The rising need for non-addictive pain medication can be largely attributed to the opioid crisis prevailing in the US. Out of 72,000 Americans dying in 2017 from drug overdose, at least 2/3rd is related to opioid use.
Seeking fast relief from pain is one of the most common reasons for a doctor visit. None can deny that. Although there are a number of pain-relieving medications, about 20% of patients are prescribed opioids. You may hear doctors calling it an opiate or a narcotic. These are mainly prescribed to treat severe pain caused by a fractured bone or a major surgical procedure.
Opioids are derived from poppy seeds. Morphine, codeine, oxycodone and hydrocodone are commonly used opioids for pain management. Medications prescribed to treat a range of painful situations starting from simple headaches, menstrual cramps to migraine, cluster headache etc. which are mostly non-opioids readily available over the counter and have relatively low health risks.
Why opioids are dangerous?
Opioids are no doubt effective pain medications but may lead to dangerous consequences. Overuse may cause death and long-term use can lead to opioid addiction. Opioids are powerful drugs as they follow a special mechanism of functioning by getting attached to a specific receptor of the brain, spinal cord and gastro-intestinal tract. These substances alter the path of experiencing pain.
Narcotic abuse from opioids:
Opioids taken as prescribed for a short time do not pose any risk but apart from pain management, it gives the feeling of euphoria or well-being. This leads to narcotic abuse when the user misuses the drug or consume in a manner not recommended by the physician. The person might:
- Take a higher dose of opioid medication
- Take other’s prescription to treat pain and gradually get addicted to it.
- Take opioid to get the ‘high’ feel.
People resorting to these actions develop Opioid Use Disorder (OUD) when they are unable to cut down the intake or control themselves from using it. People may also show withdrawal symptoms similar to other habit-forming substances.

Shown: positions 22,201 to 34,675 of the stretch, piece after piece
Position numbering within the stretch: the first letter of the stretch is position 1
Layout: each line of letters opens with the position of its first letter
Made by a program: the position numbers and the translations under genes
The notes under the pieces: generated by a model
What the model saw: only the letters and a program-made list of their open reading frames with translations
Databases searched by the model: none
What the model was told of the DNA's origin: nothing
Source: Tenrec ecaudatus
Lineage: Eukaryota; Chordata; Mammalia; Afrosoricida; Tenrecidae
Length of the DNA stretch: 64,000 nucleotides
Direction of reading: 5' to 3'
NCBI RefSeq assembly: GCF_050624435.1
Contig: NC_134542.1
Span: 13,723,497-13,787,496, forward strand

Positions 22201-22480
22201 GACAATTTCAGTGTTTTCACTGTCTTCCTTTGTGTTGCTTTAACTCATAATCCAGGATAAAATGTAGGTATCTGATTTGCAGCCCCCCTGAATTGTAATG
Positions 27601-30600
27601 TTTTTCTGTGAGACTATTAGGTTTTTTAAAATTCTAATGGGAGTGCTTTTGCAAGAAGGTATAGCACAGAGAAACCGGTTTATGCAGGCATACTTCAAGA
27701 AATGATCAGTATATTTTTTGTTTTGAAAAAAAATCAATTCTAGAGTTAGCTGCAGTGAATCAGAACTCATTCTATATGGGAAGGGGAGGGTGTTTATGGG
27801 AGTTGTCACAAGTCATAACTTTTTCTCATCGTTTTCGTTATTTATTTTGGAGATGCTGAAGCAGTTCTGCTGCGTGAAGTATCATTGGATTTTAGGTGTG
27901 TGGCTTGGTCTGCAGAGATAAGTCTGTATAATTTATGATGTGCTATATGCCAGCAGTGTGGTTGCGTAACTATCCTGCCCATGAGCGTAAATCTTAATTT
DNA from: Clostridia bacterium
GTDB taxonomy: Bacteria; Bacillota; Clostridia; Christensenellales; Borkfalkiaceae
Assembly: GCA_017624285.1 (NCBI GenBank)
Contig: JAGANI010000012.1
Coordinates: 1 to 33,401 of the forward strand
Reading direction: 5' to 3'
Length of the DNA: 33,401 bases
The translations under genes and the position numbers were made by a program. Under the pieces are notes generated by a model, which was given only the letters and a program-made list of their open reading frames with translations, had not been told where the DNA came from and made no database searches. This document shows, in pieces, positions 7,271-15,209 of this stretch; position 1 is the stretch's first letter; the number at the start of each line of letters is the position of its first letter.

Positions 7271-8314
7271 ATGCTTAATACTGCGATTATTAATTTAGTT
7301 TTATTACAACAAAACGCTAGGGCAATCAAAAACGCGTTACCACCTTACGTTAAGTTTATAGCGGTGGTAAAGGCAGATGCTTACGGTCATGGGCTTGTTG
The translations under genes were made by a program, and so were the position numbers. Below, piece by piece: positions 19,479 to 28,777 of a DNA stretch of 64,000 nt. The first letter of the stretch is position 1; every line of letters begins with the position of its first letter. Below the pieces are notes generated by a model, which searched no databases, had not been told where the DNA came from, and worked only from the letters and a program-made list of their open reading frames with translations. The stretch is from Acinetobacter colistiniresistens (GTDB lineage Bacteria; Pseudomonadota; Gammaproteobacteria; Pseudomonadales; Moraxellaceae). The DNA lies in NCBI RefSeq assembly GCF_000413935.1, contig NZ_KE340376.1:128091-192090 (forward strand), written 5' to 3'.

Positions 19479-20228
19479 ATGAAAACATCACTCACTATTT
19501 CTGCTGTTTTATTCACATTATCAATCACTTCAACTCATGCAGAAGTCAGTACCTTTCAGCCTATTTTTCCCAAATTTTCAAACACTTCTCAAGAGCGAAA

OUD is a validated clinical condition where a physician’s intervention is required to get rid of painkiller addiction. In 2015, approximately 2 million Americans suffered from opioid related substance abuse.
Non-addictive pain medications are recommended for chronic pain management:
Considering the addictive nature and other dangerous side effects of opioids, over-the-counter non-addictive pain medications and natural treatments are safer for chronic pain management. These are:
- NSAIDs (Non-steroidal anti-inflammatory drugs) like acetaminophen, ibuprofen etc.
- Physical exercises, massage, acupuncture or counseling
- Steroid injections, radiofrequency ablation, neuromodulation
- Anti-seizure drugs
Natural treatments are the safest in chronic pain management with zero side effects but adherence to the treatments is crucial. Many people seeking quick pain relief prefer pain medications many of which do not work well owing to prolonged use.
Non-addictive pain medications are quite effective in managing moderate pain related to arthritis and other conditions of bone degeneration, but it may not be that effective in managing pain from cancer or other orthopedic disorders especially in fractures. Opioids are better options in such cases but the risk of overdose and addiction should be considered as well.
Addressing the opioid crisis: